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Colorado Secretary
of State Jena Griswold
www.coloradosos.gov
www.sos.state.co.us

Colorado Secretary of State logo - Colorado Secretary of State Jena Griswold

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Colorado Secretary of State logo - cube with a C in it

Colorado
Secretary of State
Jena Griswold

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News Release

Media contact
303-860-6903
Steve Hurlbert
steve.hurlbert@sos.state.co.us

State of Colorado
Department of State

1700 Broadway
Suite 550
Denver, CO 80290

Jena Griswold
Secretary of State

Chris Beall
Deputy Secretary of State

Colorado state seal

News Release

State of Colorado
Department of State

1700 Broadway
Suite 550
Denver, CO 80290

Jena Griswold
Secretary of State

Chris Beall
Deputy Secretary of State

Media contact
303-860-6903
Steve Hurlbert - steve.hurlbert@sos.state.co.us

Secretary of State Jena Griswold Joins Governor Polis for Signing of Bipartisan Election Laws

Denver, June 28, 2021 - Secretary of State Jena Griswold today joined Governor Jared Polis for the signing of two election bills that had bipartisan legislative support, and will improve Colorado’s elections.  Signed into law today were the “Multilingual Ballot Access for Voters” bill, which creates more access to Colorado’s ballots to eligible voters for whom English is not their primary language, and the “Ranked Choice Voting in Nonpartisan Elections” bill, which creates a framework outlined by the Secretary of State’s Office for Colorado municipalities to opt into utilizing Ranked Choice Voting in their elections. 

“Part of what makes Colorado’s elections the country’s gold standard is our dedication to continual improvement,” said Secretary Griswold.  “While other states are rolling back voting access, Colorado reaches across party lines to further strengthen our election system.  Thank you to the Governor and the sponsors of these bills for establishing resources that enable eligible voters for whom English is not their primary language to understand their ballot and for facilitating Ranked Choice Voting in Colorado’s communities.  Today even more Coloradans can have their voices heard.”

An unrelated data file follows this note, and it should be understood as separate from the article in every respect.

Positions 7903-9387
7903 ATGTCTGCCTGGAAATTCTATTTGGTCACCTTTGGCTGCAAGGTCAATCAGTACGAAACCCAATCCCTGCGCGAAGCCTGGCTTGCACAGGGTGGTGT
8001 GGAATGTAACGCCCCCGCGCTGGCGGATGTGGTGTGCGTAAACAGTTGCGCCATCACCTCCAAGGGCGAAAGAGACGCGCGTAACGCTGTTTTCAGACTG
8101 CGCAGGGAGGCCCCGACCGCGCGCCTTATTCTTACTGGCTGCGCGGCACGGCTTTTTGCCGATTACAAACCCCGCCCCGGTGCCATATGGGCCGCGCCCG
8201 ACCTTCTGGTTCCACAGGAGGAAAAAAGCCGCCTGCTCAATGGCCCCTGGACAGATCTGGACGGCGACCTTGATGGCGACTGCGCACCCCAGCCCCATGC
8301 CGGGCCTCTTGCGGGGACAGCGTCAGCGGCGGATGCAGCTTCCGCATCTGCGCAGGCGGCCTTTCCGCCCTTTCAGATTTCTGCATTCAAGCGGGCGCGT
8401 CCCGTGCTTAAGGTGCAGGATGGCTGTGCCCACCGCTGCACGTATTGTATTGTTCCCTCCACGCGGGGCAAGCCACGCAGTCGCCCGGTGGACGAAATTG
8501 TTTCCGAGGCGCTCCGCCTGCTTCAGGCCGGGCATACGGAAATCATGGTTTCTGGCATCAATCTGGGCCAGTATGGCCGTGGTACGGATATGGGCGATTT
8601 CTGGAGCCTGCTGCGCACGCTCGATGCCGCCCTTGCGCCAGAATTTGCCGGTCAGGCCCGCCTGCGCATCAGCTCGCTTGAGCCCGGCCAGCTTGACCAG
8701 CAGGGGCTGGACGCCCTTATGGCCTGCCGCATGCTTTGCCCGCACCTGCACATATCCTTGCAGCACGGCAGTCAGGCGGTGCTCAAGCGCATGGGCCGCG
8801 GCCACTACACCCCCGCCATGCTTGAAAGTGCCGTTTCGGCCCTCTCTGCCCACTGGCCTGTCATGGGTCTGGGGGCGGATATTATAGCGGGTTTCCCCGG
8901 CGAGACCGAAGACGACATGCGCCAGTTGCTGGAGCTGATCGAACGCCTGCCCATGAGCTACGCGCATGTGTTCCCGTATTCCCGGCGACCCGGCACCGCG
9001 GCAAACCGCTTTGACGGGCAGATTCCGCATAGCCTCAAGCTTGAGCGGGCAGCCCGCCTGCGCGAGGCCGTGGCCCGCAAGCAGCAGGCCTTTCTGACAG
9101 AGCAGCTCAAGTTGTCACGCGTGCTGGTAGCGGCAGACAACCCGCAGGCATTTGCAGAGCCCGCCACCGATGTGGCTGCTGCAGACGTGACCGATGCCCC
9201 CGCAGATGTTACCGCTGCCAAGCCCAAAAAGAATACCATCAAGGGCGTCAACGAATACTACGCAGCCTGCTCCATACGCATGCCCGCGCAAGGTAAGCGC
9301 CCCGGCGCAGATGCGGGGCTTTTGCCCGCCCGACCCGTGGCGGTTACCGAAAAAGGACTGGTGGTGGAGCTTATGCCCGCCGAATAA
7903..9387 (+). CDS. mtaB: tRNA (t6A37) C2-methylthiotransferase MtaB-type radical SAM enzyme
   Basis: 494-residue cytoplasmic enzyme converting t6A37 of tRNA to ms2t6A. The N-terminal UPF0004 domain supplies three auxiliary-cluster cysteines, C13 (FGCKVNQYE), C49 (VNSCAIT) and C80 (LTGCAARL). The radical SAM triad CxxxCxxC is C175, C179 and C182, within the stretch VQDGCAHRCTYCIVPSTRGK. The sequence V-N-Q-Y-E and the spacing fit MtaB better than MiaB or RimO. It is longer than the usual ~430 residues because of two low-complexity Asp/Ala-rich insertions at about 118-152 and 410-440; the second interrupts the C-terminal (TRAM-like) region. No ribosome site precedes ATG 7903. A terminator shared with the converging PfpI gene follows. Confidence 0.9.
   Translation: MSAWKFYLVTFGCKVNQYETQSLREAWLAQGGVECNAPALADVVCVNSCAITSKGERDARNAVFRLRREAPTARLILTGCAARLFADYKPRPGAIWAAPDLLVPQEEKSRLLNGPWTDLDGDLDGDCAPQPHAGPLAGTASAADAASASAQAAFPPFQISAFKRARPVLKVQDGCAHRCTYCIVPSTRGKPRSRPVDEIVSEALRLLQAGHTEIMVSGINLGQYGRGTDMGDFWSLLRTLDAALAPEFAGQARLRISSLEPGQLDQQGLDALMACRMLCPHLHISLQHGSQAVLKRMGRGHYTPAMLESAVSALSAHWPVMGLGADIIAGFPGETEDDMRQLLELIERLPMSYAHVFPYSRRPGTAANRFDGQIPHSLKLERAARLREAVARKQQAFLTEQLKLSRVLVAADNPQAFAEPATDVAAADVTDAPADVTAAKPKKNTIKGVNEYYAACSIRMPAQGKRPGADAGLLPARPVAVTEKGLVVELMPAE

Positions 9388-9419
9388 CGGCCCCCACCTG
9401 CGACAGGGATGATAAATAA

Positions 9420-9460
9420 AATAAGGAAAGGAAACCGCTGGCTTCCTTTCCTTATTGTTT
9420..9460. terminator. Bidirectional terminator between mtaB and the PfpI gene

The “Multilingual Ballot Access for Voters” bill creates a multi-lingual hotline for voters at the Secretary of State’s Office for the 2022 general election and beyond in minority languages that 2,000 or more Coloradans speak primarily at home and for which those people don’t speak English very well, as defined the census bureau.  Currently, there are five languages other than English that meet this threshold; Spanish, Vietnamese, Mandarin, Cantonese and Korean. If updated census bureau data shows there are more languages that qualify, they will also be added.  The bill also requires county clerks to provide a minority language sample ballot and requires counties that meet certain criteria to provide in-person ballots at a voter service and polling center in a minority language upon request. This bill helps ensure that every Coloradan who is eligible can confidently vote their ballot.  The bill was sponsored by Representative Yadira Caraveo, Senator Julie Gonzales, and Senator Dominick Moreno. 

Meanwhile, “Ranked Choice Voting in Nonpartisan Elections” bill allows municipalities that wish to use Ranked Choice Voting the ability to do so in non-partisan, municipal election contests. Ranked Choice Voting allows voters to rank their candidate preferences in order, ensuring that the winning candidate does so with a majority support of voters, not simply a plurality. The bill requires that the Secretary of State establish rules and systems by which municipalities can conduct Ranked Choice Voting in nonpartisan elections. The bill was sponsored by Representative Chris Kennedy, Senator Stephen Fenberg, and Senator Faith Winter. 

Last week the Governor signed the “Colorado Votes Act,” which also had bipartisan legislative support, that will make key improvements to Colorado’s election process including enhancing online voter registration by allowing voters to register with their social security number, requiring Risk-Limiting Audits for recall elections, and establishing rules clarifying that election judges may not wear slogans that support or oppose a particular candidate or ballot measure while at a voting center, among many other technical changes.